Well, just because the government has its hands tied on matters of EU law, does not mean it will not try. This week has seen another government attempt to interfere with the EU Free Movement Rights by adding a layer of bureaucracy to EU nationals looking to become British citizens.
The Law as it has been
According to EU Law, EU citizens and their family members automatically acquire permanent residency once they have achieved the required 5 years residency requirements.
This in practice meant that an EU national who had been in the UK in accordance with the EU Treaty Rights could apply to naturalise to become British after six years in the UK; this is because he would be deemed to be a permanent resident after five years and the law requires them to have held permanent resident status for at least 12 months.
The Tweak – Law Change
From the 12th of November 2015, any EU national who wishes to apply for British citizenship will be required to apply for a permanent residence card, as introduced by the British Nationality (General) (Amendment No. 3) Regulation 2015.
This change in the law implies that EU citizens and their family members must apply for a Permanent Residence Card before making an application for British citizenship. This application – EEA (PR) Application for a document certifying permanent residence or permanent residence card under the EEA Regulations – has a total of 85 pages, with lots of confusing questions and a cost of £65.
Top Tip: while it would be best to use the application form recommended, the form is not mandatory provided that you pay the fee and provided all of the necessary information – Please consult your UK Immigration Solicitor if you don’t wish to use the form though.
According to EU Law, EU nationals and their family members acquire permanent residence automatically by operation of EU Law within the EU, without it being necessary to apply for a Permanent Residence Card.
Directive 2004/38/EC regulates the right of citizens of the EU and their family members to move and reside freely within the Member States of the EU. This directive gives EU citizens and their family members – spouse or registered partner; direct descendants under the age of 21; and dependent direct relatives in the ascending line – the right of permanent residence in the host Member State after a five-year period of uninterrupted legal residence, without any other condition.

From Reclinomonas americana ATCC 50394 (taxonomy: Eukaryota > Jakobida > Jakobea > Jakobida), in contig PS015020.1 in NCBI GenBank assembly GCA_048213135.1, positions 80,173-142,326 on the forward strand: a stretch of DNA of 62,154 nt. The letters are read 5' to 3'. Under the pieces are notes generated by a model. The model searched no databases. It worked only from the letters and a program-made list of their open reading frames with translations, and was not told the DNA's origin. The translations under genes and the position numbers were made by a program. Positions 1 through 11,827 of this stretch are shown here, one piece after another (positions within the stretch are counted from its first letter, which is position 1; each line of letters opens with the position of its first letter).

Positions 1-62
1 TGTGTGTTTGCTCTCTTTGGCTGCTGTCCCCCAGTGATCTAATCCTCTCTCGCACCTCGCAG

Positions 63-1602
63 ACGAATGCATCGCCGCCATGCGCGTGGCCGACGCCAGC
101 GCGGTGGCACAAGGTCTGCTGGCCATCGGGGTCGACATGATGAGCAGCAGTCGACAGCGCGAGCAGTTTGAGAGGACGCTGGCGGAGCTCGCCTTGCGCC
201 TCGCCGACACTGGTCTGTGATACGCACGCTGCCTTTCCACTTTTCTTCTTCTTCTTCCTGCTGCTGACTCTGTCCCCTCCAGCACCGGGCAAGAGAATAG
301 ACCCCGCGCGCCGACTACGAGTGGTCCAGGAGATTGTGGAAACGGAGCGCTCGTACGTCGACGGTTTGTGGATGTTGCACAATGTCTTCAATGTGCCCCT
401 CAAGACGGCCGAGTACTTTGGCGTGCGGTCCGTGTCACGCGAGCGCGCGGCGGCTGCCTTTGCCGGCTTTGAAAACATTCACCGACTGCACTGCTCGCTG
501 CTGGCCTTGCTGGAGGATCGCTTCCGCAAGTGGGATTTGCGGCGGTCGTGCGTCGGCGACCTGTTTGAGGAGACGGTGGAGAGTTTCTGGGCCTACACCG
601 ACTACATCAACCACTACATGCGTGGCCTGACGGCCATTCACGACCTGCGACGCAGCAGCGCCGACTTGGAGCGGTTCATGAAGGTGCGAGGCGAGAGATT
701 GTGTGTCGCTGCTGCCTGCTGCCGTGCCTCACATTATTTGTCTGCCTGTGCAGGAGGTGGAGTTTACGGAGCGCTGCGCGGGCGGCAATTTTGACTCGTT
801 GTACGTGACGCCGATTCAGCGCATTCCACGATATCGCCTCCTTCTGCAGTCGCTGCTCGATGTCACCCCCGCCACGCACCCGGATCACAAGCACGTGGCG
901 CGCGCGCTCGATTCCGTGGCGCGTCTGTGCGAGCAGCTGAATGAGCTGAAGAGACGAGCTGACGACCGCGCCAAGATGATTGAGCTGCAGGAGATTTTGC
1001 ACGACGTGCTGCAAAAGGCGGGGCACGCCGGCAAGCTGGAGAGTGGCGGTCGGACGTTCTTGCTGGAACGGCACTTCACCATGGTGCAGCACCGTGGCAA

Whereas not mandatory under EU Law, you can then apply for a permanent residence document, which confirms your rights to live in the country where you now live permanently, without any conditions.
However, with the changes introduced by the British Nationality (General) (Amendment No. 3) Regulation 2015, EU citizens and their family members are now mandated to first apply for a Permanent Residence Card before proceeding with an application for British citizenship.
Compatibility with EU Law
As a UK immigration lawyer dealing with several EU migrant cases I can not help but admire the craftiness of these new changes as the rules, as they manage to not directly affect the EU Law but only deal with the UK Law .i.e. EU Nationals by Law will continue to acquire permanent residence automatically, but if they want to become British then the cross over demands that they comply with the additional requirement of applying for a residence card.
Please feel free to share and comment to raie awareness of these issues. Also, if you have been affected by any of these immigration rule changes and need a quick chat with a UK Immigration Solicitor, do not hesitate to contact Tito Mbariti for a free one-off, no obligation general immigration advice consultation via either phone, facetime, Skype or Face to Face.
Tito Mbariti is a solicitor specialising in UK immigration, European Law and Human Rights law at Cross Border Legal Ltd in Leicester, he has been practising immigration law for several years with clients from various parts of the globe. He is a strong advocate of Human Rights for all, passionate about voicing important issues affecting migrants and their families in the UK. Tito is the founder and editor of Cross Border Legal, a UK Immigration and Human Right law blog.